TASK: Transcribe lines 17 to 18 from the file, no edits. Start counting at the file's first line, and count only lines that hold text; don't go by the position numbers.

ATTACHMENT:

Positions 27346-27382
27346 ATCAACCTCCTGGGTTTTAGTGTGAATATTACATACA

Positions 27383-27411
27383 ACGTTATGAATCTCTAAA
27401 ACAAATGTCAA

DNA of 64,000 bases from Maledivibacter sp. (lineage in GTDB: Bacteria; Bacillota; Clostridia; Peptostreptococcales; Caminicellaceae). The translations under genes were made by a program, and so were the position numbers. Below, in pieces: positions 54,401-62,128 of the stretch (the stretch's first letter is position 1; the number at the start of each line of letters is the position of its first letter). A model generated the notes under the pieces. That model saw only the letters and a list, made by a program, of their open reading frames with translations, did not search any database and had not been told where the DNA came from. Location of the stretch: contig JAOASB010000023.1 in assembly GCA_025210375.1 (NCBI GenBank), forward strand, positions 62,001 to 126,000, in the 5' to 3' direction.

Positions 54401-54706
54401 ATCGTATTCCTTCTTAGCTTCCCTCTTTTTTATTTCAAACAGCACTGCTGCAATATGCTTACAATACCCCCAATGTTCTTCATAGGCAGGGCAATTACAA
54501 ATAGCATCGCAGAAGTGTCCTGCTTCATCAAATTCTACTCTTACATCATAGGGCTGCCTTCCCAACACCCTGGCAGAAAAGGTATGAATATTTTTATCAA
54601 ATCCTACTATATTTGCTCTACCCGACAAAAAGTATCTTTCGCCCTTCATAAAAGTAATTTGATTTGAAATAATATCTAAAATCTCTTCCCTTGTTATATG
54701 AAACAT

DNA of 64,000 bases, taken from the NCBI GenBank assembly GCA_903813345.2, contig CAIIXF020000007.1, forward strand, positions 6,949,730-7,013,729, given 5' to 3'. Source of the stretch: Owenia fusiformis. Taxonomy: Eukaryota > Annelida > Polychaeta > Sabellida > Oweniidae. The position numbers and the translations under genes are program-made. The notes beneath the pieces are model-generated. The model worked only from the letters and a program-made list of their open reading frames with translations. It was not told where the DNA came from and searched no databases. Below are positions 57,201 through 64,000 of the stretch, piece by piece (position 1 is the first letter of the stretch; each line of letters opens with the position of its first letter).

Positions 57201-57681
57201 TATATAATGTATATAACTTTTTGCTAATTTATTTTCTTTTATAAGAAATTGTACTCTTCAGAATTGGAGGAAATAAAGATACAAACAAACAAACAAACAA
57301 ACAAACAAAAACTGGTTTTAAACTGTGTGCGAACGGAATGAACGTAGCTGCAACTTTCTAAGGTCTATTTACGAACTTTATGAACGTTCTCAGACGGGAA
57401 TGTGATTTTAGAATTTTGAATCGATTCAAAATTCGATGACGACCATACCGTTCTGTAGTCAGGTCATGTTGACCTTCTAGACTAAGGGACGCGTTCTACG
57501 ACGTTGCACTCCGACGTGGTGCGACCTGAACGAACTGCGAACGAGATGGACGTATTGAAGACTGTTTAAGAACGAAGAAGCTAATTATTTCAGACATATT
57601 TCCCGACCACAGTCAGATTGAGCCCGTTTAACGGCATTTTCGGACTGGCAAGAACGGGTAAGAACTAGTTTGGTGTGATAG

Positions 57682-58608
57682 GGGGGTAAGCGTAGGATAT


57501 ACGTTGCACTCCGACGTGGTGCGACCTGAACGAACTGCGAACGAGATGGACGTATTGAAGACTGTTTAAGAACGAAGAAGCTAATTATTTCAGACATATT
57601 TCCCGACCACAGTCAGATTGAGCCCGTTTAACGGCATTTTCGGACTGGCAAGAACGGGTAAGAACTAGTTTGGTGTGATAG